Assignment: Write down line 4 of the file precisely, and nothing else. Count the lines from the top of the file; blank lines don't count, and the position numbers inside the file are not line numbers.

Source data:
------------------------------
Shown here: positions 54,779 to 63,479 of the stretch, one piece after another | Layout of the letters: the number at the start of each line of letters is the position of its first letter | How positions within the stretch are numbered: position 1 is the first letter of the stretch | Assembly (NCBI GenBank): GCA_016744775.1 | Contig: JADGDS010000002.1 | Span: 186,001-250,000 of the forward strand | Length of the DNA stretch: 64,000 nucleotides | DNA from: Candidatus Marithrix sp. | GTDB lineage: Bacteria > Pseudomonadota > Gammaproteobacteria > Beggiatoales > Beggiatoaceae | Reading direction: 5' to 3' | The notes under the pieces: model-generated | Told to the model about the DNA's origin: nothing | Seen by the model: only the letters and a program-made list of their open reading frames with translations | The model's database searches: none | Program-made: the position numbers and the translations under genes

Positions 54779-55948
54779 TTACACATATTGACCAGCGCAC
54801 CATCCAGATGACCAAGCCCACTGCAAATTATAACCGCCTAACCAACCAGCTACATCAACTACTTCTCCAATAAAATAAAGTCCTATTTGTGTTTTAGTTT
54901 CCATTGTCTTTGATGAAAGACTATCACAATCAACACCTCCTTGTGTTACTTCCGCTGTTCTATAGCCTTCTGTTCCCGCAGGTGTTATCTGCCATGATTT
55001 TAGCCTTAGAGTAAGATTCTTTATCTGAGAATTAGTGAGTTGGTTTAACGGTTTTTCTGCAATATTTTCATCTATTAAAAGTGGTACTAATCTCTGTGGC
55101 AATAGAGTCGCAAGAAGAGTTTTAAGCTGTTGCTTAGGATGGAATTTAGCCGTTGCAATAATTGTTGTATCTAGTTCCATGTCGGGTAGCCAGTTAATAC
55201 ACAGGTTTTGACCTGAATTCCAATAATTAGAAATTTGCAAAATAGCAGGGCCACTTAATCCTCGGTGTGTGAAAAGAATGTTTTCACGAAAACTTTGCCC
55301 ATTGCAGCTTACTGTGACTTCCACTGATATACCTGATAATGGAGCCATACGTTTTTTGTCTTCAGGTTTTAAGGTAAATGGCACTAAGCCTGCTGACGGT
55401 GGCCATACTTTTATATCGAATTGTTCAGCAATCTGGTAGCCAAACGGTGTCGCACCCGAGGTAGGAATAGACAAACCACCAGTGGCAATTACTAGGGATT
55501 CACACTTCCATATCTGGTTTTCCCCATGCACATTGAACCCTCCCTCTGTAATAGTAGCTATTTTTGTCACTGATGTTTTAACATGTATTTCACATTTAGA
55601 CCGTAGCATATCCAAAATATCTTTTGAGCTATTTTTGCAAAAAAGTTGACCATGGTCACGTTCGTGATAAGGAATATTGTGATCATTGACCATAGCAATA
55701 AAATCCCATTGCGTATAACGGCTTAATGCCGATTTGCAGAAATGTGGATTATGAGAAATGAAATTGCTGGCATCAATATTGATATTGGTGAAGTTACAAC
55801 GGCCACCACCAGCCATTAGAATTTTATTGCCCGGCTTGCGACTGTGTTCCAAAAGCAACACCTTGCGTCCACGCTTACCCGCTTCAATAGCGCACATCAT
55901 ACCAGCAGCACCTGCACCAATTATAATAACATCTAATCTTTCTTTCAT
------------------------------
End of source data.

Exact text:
54801 CATCCAGATGACCAAGCCCACTGCAAATTATAACCGCCTAACCAACCAGCTACATCAACTACTTCTCCAATAAAATAAAGTCCTATTTGTGTTTTAGTTT